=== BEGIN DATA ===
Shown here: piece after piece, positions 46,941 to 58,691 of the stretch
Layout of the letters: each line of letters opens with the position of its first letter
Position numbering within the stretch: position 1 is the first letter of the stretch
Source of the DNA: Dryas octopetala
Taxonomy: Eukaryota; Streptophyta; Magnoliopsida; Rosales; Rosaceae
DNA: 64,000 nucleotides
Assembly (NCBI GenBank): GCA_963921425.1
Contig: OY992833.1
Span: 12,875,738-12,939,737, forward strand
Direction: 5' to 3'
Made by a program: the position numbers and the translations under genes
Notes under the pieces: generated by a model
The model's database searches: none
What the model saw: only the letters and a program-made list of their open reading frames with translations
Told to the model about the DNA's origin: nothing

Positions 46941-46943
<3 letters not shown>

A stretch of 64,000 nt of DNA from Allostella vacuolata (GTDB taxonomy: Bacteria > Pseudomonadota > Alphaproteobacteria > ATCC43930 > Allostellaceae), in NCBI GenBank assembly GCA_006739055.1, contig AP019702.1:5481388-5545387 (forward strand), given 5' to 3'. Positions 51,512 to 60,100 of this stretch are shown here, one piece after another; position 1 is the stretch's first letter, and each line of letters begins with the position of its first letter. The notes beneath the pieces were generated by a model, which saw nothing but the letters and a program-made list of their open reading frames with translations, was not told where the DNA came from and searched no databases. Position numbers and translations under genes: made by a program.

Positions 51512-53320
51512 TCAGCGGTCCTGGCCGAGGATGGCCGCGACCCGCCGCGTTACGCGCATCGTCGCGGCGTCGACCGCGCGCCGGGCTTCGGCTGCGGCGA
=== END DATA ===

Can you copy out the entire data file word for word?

Shown here: piece after piece, positions 46,941 to 58,691 of the stretch
Layout of the letters: each line of letters opens with the position of its first letter
Position numbering within the stretch: position 1 is the first letter of the stretch
Source of the DNA: Dryas octopetala
Taxonomy: Eukaryota; Streptophyta; Magnoliopsida; Rosales; Rosaceae
DNA: 64,000 nucleotides
Assembly (NCBI GenBank): GCA_963921425.1
Contig: OY992833.1
Span: 12,875,738-12,939,737, forward strand
Direction: 5' to 3'
Made by a program: the position numbers and the translations under genes
Notes under the pieces: generated by a model
The model's database searches: none
What the model saw: only the letters and a program-made list of their open reading frames with translations
Told to the model about the DNA's origin: nothing

Positions 46941-46943
<3 letters not shown>

A stretch of 64,000 nt of DNA from Allostella vacuolata (GTDB taxonomy: Bacteria > Pseudomonadota > Alphaproteobacteria > ATCC43930 > Allostellaceae), in NCBI GenBank assembly GCA_006739055.1, contig AP019702.1:5481388-5545387 (forward strand), given 5' to 3'. Positions 51,512 to 60,100 of this stretch are shown here, one piece after another; position 1 is the stretch's first letter, and each line of letters begins with the position of its first letter. The notes beneath the pieces were generated by a model, which saw nothing but the letters and a program-made list of their open reading frames with translations, was not told where the DNA came from and searched no databases. Position numbers and translations under genes: made by a program.

Positions 51512-53320
51512 TCAGCGGTCCTGGCCGAGGATGGCCGCGACCCGCCGCGTTACGCGCATCGTCGCGGCGTCGACCGCGCGCCGGGCTTCGGCTGCGGCGA